WASHINGTON, March 21-- China has been playing an increasingly important and active role at the International Monetary Fund (IMF), a trend that is welcomed and commensurate with its remarkable achievements and growing economic strength and influence, IMF Managing Director Christine Lagarde said Thursday.
"In the period to come, China's influence in the global economy and role in global economic governance will continue to rise," Lagarde told Xinhua in an exclusive interview before her departure to Beijing for a forum on China's development.
"This will reflect, in part, the transformation of its economy through reforms outlined in the third plenum that would help rebalance the economy, and achieve higher quality and more sustainable growth," she said.
"This will also have positive implications for the rest of the world, and we are very much looking forward to these developments unfolding," she added.
Lagarde said China, as one of the IMF's biggest shareholders, will also become its third largest member once the institution's governance reforms, adopted in 2010, become effective.
Talking about the Chinese economy, she said, to achieve the transformation pursued by the Chinese leadership will require steadfast and timely implementation of the blueprint for reforms announced at the Third Plenum of the 18th Central Committee of the Communist Party of China last year.
While implementation may be challenging, success will yield significant benefits for both China and the world economy, she said.
"In the near term, containing risks will require reining in rapid credit growth and local government off-budget borrowing. Such stimulus policies have provided welcome support to China and the world economy since the global financial crisis," said the IMF chief.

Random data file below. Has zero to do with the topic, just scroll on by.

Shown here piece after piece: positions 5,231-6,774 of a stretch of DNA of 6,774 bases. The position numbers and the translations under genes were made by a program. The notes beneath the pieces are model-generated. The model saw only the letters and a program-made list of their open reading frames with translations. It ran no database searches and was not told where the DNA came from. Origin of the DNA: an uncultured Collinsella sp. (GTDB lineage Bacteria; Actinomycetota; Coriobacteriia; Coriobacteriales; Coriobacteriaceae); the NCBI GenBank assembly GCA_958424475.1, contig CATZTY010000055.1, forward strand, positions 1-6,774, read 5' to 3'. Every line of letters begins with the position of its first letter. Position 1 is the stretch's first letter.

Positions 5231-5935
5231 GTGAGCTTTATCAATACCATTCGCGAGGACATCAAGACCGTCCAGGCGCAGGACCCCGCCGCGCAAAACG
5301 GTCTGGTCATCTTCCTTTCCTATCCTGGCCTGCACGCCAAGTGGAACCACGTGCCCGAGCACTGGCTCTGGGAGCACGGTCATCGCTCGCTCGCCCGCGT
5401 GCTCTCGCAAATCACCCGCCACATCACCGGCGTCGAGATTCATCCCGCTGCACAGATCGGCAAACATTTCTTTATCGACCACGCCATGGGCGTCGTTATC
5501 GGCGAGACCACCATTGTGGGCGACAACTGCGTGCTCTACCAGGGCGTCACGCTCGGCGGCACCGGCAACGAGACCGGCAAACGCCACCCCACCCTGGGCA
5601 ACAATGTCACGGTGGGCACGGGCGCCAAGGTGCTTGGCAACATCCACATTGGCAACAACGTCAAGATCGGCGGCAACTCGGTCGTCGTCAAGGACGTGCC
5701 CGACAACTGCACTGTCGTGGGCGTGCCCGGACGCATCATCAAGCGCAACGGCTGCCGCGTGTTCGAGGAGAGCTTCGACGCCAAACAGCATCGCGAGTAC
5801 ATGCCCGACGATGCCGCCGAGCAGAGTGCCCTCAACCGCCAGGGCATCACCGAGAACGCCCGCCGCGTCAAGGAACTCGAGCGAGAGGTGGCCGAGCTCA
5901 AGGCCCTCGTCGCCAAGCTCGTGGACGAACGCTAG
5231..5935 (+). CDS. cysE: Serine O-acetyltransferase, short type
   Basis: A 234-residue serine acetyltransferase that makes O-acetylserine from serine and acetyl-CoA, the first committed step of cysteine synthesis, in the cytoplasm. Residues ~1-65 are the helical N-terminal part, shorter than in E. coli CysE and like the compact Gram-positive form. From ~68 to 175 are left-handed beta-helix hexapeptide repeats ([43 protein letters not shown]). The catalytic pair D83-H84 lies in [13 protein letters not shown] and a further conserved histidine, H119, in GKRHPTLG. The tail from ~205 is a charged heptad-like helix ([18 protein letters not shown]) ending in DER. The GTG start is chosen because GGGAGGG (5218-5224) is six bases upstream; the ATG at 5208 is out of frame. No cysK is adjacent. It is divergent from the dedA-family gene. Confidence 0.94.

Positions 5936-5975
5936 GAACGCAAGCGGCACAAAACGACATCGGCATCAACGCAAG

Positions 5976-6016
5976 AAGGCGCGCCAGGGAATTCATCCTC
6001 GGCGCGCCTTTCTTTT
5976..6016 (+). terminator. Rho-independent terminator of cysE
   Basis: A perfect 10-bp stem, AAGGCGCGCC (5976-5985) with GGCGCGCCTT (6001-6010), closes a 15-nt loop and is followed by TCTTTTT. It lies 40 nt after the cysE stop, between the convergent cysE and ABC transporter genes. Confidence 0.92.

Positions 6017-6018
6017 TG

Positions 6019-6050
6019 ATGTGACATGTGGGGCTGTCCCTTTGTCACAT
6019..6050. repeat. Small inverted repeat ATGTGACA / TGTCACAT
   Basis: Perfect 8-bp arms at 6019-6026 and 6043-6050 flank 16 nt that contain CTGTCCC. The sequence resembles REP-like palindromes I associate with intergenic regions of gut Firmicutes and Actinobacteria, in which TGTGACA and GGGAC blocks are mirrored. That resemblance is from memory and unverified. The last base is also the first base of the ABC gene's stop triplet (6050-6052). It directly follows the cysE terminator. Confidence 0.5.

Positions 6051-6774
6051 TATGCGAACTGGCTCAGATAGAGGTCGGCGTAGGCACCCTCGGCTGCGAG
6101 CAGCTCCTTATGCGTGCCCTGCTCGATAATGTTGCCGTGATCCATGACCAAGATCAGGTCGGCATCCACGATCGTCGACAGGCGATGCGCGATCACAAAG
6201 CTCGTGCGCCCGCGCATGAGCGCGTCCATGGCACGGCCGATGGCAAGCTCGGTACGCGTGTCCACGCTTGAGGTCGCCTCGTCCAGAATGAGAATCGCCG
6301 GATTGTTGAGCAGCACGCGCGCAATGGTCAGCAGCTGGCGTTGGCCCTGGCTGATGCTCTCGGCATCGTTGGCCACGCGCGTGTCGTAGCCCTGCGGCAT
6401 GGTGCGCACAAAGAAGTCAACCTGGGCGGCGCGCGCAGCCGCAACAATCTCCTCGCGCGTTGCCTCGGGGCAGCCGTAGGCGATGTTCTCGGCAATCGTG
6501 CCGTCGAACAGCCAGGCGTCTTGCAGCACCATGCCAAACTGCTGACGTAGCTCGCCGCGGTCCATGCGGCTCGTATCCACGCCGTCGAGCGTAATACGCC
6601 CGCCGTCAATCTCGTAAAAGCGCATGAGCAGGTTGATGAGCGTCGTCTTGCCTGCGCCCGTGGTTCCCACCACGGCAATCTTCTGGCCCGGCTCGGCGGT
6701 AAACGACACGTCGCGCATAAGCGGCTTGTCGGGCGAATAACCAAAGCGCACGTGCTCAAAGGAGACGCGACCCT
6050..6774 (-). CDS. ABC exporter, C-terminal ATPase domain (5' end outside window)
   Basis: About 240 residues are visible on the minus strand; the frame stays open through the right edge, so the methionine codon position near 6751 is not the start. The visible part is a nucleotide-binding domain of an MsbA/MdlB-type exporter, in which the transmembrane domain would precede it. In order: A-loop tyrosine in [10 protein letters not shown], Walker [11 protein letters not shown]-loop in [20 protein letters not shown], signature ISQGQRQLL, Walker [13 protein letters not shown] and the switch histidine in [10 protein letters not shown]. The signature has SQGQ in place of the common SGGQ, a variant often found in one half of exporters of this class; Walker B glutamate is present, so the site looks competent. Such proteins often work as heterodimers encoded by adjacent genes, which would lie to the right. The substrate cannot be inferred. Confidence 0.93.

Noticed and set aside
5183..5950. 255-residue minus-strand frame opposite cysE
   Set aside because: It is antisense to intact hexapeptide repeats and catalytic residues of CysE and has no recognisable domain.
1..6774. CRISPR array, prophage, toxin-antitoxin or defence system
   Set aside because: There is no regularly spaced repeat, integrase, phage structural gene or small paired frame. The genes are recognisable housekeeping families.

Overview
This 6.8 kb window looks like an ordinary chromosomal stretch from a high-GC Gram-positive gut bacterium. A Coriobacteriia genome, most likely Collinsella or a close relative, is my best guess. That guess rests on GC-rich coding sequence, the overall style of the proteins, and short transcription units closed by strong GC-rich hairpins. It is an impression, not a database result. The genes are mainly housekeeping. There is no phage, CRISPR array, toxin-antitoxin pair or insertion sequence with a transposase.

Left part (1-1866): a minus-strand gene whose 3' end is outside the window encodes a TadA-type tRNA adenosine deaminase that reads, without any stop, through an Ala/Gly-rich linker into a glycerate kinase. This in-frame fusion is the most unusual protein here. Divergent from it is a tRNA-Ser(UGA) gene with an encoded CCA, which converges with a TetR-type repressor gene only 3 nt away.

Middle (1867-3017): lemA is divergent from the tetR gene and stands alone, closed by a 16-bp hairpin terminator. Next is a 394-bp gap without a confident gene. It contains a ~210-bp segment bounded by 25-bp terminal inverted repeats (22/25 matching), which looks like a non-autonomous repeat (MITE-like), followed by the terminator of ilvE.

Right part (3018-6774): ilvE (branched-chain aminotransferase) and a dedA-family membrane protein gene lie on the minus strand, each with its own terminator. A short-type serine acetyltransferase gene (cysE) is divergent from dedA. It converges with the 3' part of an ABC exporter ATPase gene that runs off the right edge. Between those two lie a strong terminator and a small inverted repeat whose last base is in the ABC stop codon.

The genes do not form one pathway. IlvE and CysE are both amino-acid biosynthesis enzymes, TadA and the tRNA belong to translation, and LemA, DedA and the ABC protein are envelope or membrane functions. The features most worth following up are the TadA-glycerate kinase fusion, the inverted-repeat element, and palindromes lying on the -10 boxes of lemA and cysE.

However, while China still has significant buffers to weather shocks, the margins of safety are diminishing and a faster unwinding of the stimulus is thus warranted, she noted.
After a severe global financial crisis, the economic recovery is understandably weaker and it may take longer to return to growth potential. Although the direction is positive, the global growth is still too low, too fragile, and too uneven, Lagarde said.
She pointed out that market vulnerabilities in some emerging markets could interact with risks related to the unwinding of unconventional monetary policies in some advanced economies. New geopolitical risks could also threaten financial stability in some emerging economies.
In terms of how to navigate the possible bumpiness and stay strong, Lagarde suggested emerging economies implement credible macroeconomic policies and flexible exchange rates, which are central to weathering the turbulence, although specific policy priorities will vary depending on country circumstances.
For example, where inflation is relatively high, further monetary tightening in the context of strengthened policy frameworks may be necessary. In other cases, more decisive fiscal consolidation may be needed to shore up credibility. Policymakers must also stand ready to handle possible increases in financial stability risks.
She said emerging Asia remains a bright spot among the emerging economies, with China being a key driver.
On the IMF's reforms, Lagarde said the institution has certainly stood the test of time and has helped promote global financial stability and the linchpin of global prosperity.
But the global economy is going through momentous changes which call for a new multilateralism for a new era, she added.
"That means that institutions like the IMF must be brought fully up to date, and made fully representative of the changing dynamics of the global economy. This is why the IMF's governance reforms are so important, and we are working hard on that," she said.
Lagarde said the IMF should be able to serve all of its members as an objective and trusted advisor, seek to understand the complex interconnections that run through the global economy, and have necessary tools and enough resources to prevent and manage future crises.
"And, within our mandate, we must work more on issues like inequality and climate change -- collaborating with institutions that have a more specific remit in these areas," she said.